The stakes have rarely been higher for the Hillsborough County School Board, which is implementing new state education standards, re-examining teacher evaluations and overhauling a seriously troubled transportation department. The races are nonpartisan and open to all voters in the Nov. 4 general election.
Michelle Popp Shimberg
District 2, south county
This race features two candidates with longtime commitments to public education.
Michelle Popp Shimberg has devoted more than 20 years to educational leadership roles, including an 18-year stint on the School Board's Citizen Advisory Committee. Shimberg, 52, supports Florida's new education standards, vocational training for students and closing the achievement gap.
Sally A. Harris, 64, is making her second run for a board seat. Harris worked as an occupational specialist in public schools before opening preschools in Tampa. A small business owner and former PTA president, Harris wants to beef up educational offerings in the early grades and balance the push for more Advanced Placement classes with increased vocational offerings.
Harris sees herself as a one-term School Board member, a strategy that could undermine her effectiveness. Shimberg appears ready to ramp up her commitment to public education for the long haul, a necessity for a board that faces serious challenges and cannot afford to be in a continuous mode of waiting for new members to get up to speed.
For Hillsborough County School Board District 2, the Tampa Bay Times recommends Michelle Popp Shimberg.
District 4, east county
A seasoned business professional and civic leader, Melissa Snively is the best choice in this race.
Snively, 44, has run her own insurance agency for 13 years. She understands budgeting, finance and managing a diverse workforce. She also is a former chairwoman of the Brandon Chamber of Commerce and a leader in variety of community service groups, demonstrating that she works well with others to achieve results.
Terry Kemple, 68, is a well-known conservative Christian activist. He has twice made unsuccessful runs for School Board and grabbed headlines for being on the wrong side of a number of issues, including protesting Muslim speakers in schools. A member of Hillsborough County's Diversity Advisory Council, Kemple touts his ability to work with people who have varying viewpoints. But his actions routinely promote division.
The School Board cannot afford to become bogged down with the disruptive sideshow antics Kemple would likely display. Snively is well-informed and would bring a diverse skill set to the board.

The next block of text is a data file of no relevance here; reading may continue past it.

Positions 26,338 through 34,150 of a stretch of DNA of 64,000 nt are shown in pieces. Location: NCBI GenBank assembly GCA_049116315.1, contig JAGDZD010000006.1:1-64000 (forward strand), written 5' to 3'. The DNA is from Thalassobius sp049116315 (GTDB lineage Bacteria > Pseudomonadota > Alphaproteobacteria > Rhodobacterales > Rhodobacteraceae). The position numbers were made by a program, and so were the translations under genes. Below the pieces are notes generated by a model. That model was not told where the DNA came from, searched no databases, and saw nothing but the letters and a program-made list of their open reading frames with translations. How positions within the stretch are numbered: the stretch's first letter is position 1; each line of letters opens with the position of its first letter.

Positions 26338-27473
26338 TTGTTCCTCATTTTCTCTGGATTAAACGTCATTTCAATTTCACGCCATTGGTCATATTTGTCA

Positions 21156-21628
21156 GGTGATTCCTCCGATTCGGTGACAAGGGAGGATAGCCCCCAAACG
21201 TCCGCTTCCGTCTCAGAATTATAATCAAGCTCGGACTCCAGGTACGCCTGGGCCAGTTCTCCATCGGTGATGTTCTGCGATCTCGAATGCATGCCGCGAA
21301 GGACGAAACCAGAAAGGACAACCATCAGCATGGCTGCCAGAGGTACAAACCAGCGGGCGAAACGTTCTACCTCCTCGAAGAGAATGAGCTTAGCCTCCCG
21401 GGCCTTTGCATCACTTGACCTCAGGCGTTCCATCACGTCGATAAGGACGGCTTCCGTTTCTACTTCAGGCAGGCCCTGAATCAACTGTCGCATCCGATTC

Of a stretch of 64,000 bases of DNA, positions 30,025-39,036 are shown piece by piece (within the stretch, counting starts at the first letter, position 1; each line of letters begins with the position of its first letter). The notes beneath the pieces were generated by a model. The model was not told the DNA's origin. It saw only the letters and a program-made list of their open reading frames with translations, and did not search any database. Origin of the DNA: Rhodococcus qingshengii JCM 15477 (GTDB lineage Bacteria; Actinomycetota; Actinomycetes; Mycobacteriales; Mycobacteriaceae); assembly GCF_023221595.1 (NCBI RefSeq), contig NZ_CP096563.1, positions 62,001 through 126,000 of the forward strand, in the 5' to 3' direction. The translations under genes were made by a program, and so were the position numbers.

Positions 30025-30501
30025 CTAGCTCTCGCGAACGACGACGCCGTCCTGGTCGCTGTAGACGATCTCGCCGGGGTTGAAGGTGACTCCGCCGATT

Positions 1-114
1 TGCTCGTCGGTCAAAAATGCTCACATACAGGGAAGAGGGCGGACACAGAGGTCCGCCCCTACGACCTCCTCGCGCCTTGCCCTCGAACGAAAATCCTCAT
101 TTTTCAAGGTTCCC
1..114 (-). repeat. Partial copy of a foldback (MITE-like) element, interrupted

For Hillsborough County School Board District 4, the Tampa Bay Times recommends Melissa Snively.
District 6, countywide
School Board member April Griffin has had high-profile disagreements with the superintendent. But she is still an effective board member with a firm grasp of policy issues and the steel to help navigate rocky terrain.
Griffin, 45, has championed several important issues that otherwise would have been ignored, including overhauling the transportation department and emphasizing vocational training.
Dipa Shah, 43, is a lawyer who aims to be a listening ear for disgruntled teachers and an understaffed transportation department. Shah also wants to monitor the implementation of the Florida Standards and promote better communication between the district and parents.
Shah's enthusiasm would serve the board well as it tackles tough issues. But she is not particularly well-versed on education policy and is no match for the experience and results that Griffin brings to the table.
If she is re-elected, Griffin should follow through on her commitments to shore up the transportation department, examine the teacher evaluation process and hold the Office of Professional Standards more accountable. Properly channeled, Griffin's passion for children is an asset. She should take care to conduct herself professionally.
For Hillsborough County School Board District 6, the Tampa Bay Times recommends April Griffin.
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The Tampa Bay Times offers candidates not recommended by the editorial board an opportunity to reply. Candidates for Hillsborough County School Board should send their replies no later than 5 p.m. Thursday to Tim Nickens, editor of editorials, Tampa Bay Times, P.O. Box 1121, St. Petersburg, FL, 33731; or through our website at www.tampabay.com/letters. Replies are limited to 150 words.